Maximize energy stores by including adequate amounts of carbohydrates
According to the joint position paper between the Academy of Nutrition and Dietetics, Dietitians of Canada, and the American College of Sports Medicine entitled Nutrition and Athletic Performance, “there is significant evidence that the performance of prolonged sustained or intermittent high-intensity exercise is enhanced by strategies that maintain high carbohydrate availability (ie, match glycogen stores and blood glucose to the fuel demands of exercise), while depletion of these stores is associated with fatigue in the form of reduced work rates, impaired skill and concentration, and increased perception of effort.”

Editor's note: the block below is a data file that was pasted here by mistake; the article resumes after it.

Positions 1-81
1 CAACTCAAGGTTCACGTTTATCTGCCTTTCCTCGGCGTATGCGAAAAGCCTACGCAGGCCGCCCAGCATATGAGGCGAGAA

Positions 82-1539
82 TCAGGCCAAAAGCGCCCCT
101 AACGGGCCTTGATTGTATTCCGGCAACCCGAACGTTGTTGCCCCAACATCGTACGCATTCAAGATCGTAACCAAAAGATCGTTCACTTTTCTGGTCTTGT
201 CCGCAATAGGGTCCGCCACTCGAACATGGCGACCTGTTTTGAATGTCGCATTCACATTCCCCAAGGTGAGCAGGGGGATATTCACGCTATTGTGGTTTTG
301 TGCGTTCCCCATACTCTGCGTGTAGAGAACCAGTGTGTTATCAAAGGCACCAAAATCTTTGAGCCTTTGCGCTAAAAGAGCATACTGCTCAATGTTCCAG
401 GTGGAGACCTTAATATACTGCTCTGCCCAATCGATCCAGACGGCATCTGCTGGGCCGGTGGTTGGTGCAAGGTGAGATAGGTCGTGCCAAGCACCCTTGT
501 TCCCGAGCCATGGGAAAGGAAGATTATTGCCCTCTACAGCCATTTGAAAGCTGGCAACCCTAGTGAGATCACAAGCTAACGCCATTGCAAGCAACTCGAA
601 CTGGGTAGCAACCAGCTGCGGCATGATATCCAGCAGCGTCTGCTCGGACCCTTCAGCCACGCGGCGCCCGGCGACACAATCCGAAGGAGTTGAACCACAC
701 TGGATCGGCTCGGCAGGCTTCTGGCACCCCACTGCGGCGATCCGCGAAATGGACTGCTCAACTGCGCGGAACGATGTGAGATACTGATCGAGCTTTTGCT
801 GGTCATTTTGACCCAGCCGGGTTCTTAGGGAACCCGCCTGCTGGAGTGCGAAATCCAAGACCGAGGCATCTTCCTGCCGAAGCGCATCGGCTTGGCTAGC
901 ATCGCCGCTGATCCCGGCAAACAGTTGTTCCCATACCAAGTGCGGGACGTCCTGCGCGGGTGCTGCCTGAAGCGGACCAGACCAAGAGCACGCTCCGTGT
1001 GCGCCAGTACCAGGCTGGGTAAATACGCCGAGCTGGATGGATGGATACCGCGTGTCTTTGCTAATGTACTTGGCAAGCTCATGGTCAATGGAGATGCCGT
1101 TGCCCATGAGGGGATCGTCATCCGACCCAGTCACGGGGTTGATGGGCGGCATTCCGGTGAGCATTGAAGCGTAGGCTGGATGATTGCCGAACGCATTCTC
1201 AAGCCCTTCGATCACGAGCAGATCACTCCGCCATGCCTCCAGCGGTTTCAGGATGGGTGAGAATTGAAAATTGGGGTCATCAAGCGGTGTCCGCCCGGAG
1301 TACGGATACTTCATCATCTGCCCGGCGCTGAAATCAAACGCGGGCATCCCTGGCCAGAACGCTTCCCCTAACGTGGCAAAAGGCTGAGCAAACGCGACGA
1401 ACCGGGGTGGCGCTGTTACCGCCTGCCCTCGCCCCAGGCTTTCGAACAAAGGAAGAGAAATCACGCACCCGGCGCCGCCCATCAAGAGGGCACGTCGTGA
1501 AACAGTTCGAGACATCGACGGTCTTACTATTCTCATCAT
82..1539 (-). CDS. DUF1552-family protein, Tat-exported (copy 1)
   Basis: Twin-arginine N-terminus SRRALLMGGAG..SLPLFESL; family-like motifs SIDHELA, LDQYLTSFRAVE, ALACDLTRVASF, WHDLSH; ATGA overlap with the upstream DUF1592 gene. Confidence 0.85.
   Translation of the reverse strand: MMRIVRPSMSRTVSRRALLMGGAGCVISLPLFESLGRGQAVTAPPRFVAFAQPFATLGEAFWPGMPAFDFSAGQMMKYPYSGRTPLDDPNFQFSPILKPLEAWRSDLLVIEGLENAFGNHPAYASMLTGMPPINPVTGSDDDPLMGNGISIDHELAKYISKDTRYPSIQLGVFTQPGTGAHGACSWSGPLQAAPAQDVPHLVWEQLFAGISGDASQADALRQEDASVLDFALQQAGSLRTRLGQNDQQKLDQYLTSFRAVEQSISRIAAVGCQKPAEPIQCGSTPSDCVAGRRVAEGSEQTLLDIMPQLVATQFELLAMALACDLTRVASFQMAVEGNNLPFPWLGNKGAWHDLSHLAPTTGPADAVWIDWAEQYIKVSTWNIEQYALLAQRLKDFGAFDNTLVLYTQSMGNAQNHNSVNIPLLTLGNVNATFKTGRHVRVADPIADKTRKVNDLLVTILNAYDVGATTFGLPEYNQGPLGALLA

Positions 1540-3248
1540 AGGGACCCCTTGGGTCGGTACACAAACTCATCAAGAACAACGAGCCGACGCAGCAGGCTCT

Carbohydrates are the macronutrient, meaning nutrient required in large amounts, that the body breaks down into glucose and eventually glycogen. Glucose is for immediate use and glycogen is the storage form of glucose which is deposited in the muscles and liver. Muscle glycogen is utilized during exercise and liver glycogen is largely what stabilizes blood sugars in between meals and during exercise. Both endurance and resistance exercise depend on glycogen availability. Depletion of these stores as well as dehydration are rate limiting factors, on a physiological level, that will lead to fatigue.
How much carbohydrates is recommended?